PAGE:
A friend recently made that point to me. I thought and weighed it carefully. I don't think I am a people pleaser, but maybe I am. I think I can say, "No" but do I have to get to a breaking point before I will say it? Probably. Do I hang out with people who have trouble hearing "no?" Maybe. I am very protective of my time with my family and will usually shout, "NO!" to the world, when I feel that time is threatened! Does anyone else do that? I have a pretty strong will, and Rob says I am pretty good at saying, 'no' to others (or at least to him!) As I have gotten older, I have learned how important it is to be decisive, and I am learning that there are those who don't hear well.
The point really isn't about me, but about my children. What am I teaching them? Do my children have a strong voice? Can they say that simple word in the face of peer pressure and even in just everyday conversations?
If I don't teach them to say, "No" now to the friend who says, "Come on! You should do what I do," how will they be prepared when the really tough pressure starts?
Consider teaching your children to say "No" by remembering to be "N.I.C.E."
N- say "no," not "maybe" or "later." Teach your child to be decisive.
I- follow with an "I" statement. "I will not do that or I have my own opinion."
C- Change the subject. "No. I will not do that. What did you do fun over the weekend?"
E- Exit. If none of these are working and the pressure continues, have an exit plan. Your child should leave the situation right away. Let him or her know that you are always available to provide the 'exit.'
Practice these steps with your children by presenting many different situations, not just the tough ones. Teach them to form an opinion (be aware that it may not be the same as yours.) Of course, teaching your child to say, "no" doesn't mean when you ask her to unload the dishes, she can say "No. I will not unload the dishes. Let's go get an ice cream."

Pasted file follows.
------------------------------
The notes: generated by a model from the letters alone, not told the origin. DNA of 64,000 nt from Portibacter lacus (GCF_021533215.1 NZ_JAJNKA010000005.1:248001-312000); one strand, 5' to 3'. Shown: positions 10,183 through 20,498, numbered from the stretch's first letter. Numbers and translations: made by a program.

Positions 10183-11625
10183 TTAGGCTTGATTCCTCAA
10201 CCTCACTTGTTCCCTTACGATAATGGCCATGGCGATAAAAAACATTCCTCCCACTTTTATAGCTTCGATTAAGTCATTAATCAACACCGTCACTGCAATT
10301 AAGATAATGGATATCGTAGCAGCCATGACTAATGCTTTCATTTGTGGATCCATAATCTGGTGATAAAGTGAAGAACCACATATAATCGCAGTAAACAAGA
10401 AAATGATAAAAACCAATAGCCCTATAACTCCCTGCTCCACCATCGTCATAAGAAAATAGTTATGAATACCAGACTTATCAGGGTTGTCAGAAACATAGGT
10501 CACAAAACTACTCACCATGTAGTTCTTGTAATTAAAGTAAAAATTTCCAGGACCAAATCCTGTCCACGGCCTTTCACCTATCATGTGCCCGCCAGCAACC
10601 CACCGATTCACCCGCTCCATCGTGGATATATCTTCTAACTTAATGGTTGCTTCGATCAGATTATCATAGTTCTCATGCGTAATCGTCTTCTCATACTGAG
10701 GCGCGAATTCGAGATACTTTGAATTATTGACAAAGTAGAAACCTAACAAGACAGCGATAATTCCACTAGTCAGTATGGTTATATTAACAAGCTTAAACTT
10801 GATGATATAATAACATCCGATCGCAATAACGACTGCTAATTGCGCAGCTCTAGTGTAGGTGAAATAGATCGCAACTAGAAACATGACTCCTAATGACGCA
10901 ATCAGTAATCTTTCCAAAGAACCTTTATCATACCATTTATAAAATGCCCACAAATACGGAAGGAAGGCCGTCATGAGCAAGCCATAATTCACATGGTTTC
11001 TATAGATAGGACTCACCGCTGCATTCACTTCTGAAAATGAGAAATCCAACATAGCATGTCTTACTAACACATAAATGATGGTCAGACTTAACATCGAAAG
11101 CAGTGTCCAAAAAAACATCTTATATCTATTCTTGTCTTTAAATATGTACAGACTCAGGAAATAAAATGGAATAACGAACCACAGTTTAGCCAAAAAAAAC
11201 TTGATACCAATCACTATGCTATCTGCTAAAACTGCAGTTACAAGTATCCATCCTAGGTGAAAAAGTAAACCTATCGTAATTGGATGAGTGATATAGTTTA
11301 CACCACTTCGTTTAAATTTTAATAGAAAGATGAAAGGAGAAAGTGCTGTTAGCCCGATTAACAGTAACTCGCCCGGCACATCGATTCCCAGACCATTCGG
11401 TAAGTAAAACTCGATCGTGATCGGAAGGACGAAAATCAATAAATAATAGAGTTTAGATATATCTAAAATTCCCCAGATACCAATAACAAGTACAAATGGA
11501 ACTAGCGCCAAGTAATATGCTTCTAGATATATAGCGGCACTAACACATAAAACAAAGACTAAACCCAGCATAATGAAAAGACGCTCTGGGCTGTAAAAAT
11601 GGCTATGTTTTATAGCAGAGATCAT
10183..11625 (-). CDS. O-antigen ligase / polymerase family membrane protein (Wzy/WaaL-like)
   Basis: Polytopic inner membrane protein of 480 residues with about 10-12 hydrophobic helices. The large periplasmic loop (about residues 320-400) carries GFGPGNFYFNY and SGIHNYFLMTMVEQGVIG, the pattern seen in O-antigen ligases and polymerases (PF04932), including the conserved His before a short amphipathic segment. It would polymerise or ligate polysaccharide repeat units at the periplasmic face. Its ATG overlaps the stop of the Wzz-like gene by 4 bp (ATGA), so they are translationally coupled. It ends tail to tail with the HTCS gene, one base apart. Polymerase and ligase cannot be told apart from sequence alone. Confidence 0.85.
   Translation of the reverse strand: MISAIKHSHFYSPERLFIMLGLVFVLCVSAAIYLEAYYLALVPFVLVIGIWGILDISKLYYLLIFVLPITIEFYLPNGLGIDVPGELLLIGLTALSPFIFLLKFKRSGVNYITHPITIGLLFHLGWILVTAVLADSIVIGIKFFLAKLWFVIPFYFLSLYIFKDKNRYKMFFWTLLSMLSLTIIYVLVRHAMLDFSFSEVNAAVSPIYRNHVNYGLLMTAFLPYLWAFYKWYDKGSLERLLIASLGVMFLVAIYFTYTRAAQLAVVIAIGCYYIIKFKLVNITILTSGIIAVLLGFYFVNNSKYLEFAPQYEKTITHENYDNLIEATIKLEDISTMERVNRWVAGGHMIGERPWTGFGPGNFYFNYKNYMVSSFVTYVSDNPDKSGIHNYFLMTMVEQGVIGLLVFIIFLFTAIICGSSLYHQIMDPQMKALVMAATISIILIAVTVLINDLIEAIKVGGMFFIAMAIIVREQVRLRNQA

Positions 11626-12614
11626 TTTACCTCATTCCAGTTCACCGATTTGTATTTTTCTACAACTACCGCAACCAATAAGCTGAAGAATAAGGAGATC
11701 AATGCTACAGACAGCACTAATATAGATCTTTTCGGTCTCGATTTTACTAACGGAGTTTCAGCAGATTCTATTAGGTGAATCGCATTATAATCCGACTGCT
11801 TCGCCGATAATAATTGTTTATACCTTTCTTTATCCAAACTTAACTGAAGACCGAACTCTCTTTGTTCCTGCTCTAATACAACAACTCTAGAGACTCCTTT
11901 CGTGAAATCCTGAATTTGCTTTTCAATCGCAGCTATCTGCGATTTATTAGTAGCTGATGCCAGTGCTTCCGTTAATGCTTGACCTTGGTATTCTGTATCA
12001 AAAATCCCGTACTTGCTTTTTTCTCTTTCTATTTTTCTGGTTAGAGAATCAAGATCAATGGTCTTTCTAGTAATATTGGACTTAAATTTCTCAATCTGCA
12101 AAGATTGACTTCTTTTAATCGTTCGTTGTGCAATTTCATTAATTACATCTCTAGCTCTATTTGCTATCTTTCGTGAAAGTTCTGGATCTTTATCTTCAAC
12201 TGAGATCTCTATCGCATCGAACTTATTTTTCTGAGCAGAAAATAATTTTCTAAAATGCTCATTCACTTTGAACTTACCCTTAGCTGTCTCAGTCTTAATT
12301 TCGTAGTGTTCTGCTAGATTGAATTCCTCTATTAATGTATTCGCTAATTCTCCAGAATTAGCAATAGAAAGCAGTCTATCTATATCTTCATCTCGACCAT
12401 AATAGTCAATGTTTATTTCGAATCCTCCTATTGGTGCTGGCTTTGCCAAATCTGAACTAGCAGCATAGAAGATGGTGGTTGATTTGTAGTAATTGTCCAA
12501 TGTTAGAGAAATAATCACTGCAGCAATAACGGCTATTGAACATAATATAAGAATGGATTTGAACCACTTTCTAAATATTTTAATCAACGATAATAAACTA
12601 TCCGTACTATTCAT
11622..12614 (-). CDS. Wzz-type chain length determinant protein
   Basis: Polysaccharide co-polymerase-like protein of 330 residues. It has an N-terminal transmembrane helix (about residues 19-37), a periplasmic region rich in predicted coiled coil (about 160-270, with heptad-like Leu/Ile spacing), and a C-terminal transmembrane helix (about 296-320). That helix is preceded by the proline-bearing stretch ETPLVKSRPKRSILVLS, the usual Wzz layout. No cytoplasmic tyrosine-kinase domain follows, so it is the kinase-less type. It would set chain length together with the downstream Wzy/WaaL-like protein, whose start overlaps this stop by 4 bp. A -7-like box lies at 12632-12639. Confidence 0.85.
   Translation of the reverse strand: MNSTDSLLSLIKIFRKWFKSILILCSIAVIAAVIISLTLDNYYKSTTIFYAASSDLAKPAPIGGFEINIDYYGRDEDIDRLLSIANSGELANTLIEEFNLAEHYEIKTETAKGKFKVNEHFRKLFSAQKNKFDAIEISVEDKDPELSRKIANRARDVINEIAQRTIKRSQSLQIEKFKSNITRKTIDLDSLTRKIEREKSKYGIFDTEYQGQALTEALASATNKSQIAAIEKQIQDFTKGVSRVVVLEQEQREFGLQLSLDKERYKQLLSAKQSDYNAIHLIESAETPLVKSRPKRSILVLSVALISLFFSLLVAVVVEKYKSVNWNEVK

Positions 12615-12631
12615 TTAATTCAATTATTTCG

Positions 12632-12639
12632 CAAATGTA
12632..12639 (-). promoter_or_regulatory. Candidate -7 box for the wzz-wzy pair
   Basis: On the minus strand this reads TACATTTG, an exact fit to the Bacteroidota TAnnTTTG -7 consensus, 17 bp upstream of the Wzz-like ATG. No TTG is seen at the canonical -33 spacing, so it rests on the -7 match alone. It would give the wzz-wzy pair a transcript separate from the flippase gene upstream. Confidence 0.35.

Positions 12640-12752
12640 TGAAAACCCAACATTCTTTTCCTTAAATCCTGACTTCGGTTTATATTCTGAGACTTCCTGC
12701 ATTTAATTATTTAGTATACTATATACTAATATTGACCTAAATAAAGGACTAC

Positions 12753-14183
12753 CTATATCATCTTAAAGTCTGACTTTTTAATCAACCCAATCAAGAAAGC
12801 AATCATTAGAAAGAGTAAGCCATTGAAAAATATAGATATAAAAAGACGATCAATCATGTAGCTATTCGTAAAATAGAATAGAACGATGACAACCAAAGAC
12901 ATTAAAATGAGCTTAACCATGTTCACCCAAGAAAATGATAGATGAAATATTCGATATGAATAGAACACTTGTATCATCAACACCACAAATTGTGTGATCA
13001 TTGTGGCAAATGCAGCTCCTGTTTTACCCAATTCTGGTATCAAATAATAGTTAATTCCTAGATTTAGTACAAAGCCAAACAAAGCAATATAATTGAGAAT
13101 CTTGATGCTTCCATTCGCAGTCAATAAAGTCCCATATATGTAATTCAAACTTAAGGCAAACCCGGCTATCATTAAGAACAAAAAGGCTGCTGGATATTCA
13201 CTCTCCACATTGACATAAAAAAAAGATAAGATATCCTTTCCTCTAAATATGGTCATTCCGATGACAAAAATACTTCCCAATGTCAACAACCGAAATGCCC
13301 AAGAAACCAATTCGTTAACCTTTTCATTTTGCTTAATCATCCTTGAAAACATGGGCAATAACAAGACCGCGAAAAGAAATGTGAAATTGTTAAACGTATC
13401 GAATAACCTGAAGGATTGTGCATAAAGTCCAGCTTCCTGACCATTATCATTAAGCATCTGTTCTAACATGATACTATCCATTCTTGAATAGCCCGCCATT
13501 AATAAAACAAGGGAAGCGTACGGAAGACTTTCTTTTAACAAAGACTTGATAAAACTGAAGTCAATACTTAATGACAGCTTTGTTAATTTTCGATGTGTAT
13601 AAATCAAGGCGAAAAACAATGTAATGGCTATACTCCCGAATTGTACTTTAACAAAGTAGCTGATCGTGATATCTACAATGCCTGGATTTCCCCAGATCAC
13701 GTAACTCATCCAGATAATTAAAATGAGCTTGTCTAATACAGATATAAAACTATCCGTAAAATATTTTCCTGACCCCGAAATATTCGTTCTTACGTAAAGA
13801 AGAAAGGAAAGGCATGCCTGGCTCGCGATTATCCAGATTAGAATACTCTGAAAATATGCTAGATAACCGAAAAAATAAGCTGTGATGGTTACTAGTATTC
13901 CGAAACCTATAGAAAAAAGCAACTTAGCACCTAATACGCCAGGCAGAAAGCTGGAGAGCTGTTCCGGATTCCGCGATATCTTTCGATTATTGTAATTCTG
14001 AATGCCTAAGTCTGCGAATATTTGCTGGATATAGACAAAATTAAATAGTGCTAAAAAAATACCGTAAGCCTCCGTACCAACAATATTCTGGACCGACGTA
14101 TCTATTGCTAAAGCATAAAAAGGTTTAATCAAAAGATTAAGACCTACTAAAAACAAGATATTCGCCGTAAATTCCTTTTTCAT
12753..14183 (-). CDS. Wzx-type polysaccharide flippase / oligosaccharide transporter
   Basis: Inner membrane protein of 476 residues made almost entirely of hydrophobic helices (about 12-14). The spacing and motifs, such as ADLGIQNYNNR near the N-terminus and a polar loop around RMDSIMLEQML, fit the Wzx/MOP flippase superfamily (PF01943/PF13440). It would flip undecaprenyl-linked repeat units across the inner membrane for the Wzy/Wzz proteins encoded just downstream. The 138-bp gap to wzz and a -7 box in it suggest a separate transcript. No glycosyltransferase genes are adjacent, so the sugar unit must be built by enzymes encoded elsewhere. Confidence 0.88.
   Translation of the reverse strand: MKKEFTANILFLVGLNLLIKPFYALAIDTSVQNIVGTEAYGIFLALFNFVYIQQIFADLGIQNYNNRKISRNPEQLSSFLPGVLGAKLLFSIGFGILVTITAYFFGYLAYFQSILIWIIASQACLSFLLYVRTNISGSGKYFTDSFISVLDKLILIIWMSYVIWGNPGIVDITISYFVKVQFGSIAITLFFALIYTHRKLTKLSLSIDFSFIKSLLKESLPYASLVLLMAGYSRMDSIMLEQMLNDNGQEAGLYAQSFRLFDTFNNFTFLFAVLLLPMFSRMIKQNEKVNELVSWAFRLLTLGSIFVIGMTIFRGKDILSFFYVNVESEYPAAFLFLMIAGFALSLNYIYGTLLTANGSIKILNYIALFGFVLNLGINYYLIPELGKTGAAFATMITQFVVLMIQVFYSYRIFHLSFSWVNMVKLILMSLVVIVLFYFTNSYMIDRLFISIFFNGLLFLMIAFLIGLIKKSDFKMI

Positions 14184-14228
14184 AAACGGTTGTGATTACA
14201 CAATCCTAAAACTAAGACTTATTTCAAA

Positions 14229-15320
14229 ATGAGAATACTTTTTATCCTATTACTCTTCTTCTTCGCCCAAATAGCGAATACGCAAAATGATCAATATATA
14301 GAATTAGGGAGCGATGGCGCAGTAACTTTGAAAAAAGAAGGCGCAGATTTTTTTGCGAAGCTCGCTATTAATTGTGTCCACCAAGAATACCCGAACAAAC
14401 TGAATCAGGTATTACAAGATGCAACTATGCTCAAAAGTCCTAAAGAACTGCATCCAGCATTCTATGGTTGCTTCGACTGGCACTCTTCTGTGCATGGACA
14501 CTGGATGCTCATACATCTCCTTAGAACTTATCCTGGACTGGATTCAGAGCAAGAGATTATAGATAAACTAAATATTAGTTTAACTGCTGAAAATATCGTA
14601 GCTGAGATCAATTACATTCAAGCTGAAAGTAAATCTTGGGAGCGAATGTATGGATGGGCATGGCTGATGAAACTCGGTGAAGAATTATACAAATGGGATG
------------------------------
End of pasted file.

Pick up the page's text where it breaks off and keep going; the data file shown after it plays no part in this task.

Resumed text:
Also, pray for healthy friendships for your children. If they have good friends, they won't find themselves in uncomfortable situations very often. Lastly, teach them to set goals for themself. If they have good goals for the future, they are more likely to make good choices. Ask your child what his or her goals are and help them achieve them!
I usually do not recommend a book that I have not read, but after researching, this one looks pretty good. I think I will add it to my list!
I want my children to have their own opinions. I want them to have convictions about what they believe. I want them to be able to say, "No" and accept that maybe somebody won't like them for it!
Consider practicing these steps with some games, where you pretend to be a pressuring friend. Kids love 'pretend' games and this will help them identify situations where they need to stand strong.
I think I need to do some role playin' with my children and to teach them to have a strong voice.
But first, I better make sure that I am being N.I.C.E!
Train up a child in the way he should go; and when he is old, he will not depart from it. ~Proverbs 22:6
The righteous choose their friends carefully, but the way of the wicked leads them astray. ~Proverbs 12:26Pin It Now!
Blessings to you!
Blessings to you!